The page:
New Plasma Thruster Powers a Coke Can Rocket—and Could Power Satellites

By Eliza Strickland | February 24, 2009 4:17 pm


A miniature plasma thruster could one day power satellites, and could potentially increase their maneuverability and prevent them from crashing into each other, researchers say. The shoebox-sized prototype, called the Mini-Helicon Plasma Thruster, is much smaller than other rockets of its kind and runs on gases that are much less expensive than conventional propellants. As a result, it could slash fuel consumption by 10 times that of conventional systems used for the same applications [Science Daily].

The system doesn’t use a chemical reaction to provide power, as most rockets do, but instead uses electrical power to accelerate a propellant. The thruster uses nitrogen gas, which is pumped through a quartz tube wrapped in a coiled antenna and surrounded by magnets. Radio frequency power, transmitted to the nitrogen from the antenna, turns the gas into plasma, or electrically charged gas.  The magnets help produce the plasma, and guide and accelerate it through the system [Wired News].

MIT rocket scientist Oleg Batishchev released a video on YouTube of a “fun” prototype fashioned by his crew from a glass bottle (acting as the quartz tube) and a Coke can (replacing the antenna). Apparently it actually worked in the MIT vacuum chamber, producing a (very small) amount of thrust. “This shows that this is a robust, simple design,” argues Batishchev. “An even simpler design could be developed” [The Register].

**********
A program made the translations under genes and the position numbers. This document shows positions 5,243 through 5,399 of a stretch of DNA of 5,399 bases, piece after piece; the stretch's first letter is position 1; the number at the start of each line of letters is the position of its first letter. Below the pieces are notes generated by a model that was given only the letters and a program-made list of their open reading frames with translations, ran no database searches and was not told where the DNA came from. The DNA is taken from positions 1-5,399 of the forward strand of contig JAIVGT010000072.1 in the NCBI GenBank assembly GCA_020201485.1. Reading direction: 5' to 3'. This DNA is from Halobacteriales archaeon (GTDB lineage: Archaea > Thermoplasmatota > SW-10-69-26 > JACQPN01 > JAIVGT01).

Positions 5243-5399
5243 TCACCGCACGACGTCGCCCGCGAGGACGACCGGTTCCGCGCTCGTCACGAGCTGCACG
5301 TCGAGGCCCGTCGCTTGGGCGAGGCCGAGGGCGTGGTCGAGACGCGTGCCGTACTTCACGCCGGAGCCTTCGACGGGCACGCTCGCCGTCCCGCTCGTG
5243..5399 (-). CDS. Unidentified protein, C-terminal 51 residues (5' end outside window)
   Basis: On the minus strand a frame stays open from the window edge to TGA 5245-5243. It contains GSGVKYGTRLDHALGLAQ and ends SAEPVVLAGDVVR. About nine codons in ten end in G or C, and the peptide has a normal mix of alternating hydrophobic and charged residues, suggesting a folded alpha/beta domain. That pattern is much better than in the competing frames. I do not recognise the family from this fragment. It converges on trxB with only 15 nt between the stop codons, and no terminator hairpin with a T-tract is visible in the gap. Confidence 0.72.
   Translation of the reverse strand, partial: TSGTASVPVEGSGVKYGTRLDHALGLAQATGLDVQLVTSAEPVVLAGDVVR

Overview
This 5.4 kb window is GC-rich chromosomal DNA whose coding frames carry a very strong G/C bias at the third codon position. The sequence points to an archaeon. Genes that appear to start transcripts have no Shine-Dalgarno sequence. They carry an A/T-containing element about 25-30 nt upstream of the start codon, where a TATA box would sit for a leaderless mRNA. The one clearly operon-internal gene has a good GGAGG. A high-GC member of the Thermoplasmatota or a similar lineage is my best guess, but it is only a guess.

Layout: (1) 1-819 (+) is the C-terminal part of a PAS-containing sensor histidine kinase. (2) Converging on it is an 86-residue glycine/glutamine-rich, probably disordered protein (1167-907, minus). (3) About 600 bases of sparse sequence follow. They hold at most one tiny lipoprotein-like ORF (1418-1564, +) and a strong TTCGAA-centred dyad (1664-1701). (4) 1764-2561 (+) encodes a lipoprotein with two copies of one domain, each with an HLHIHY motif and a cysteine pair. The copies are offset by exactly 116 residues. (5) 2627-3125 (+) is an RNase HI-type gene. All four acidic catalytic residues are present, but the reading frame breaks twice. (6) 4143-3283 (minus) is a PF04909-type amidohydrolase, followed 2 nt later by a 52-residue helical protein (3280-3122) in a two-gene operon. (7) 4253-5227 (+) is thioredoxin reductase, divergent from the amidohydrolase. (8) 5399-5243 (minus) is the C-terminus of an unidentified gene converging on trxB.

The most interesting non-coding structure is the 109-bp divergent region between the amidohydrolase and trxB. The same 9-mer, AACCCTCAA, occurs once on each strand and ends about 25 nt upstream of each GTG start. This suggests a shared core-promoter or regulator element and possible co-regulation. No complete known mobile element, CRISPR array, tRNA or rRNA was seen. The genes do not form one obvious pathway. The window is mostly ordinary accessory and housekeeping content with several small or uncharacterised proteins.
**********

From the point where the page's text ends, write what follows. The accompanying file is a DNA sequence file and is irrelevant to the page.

The small prototype is based on a more powerful technology called Variable Specific Impulse Magnetoplasma Rocket (VASIMR), which uses argon gas as its propellant. NASA hopes to test the  VASIMR system aboard the the International Space Station in 2012, as a step towards using the propulsion technology to bring down the cost of transporting space cargo.

In the very long run, plasma engines could even bring humans to Mars, astronaut Chris Ferguson recently explained. Conventional engines would be hard-pressed to propel a rocket to the red planet because of the staggering amount of fuel required in proportion to the rocket’s weight, Ferguson said. “We’re as good as we can get with an internal combustion engine, and it’s not good enough,” Ferguson said [Philadelphia Inquirer].

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Image: Oleg V. Batishchev

CATEGORIZED UNDER: Space, Technology
  • Uncle Al

    Orbit vectoring is momentum, mv. Energy use is (mv^2)/2. Blasting out on-board heavy exhaust for sustained large thrust only makes sense if the energy input is external. Heavy species are I2, SF6, freons and halons; Hg, Xe. Halogenated plasmas are corrosive, Hg is a nightmare of amalgamation and electrical shorts, Xe is insanely expensive. A nuclear reactor plus generator carries a large shielding mass penalty even if only the payload is shielded.

  • Michael

    What would happen if I attached a few of these coke can rockets on the bumper of my old Thunderbird? Cheap domestic fuel. Better engine. Does Ford Motor Company know about this?

  • Bleh

    Well, the amount of thrust it generates is so small as to be inconsequential in most cases…

    So I don’t think it would help propel your car XD

    Try bottle rockets, I hear those work pretty well


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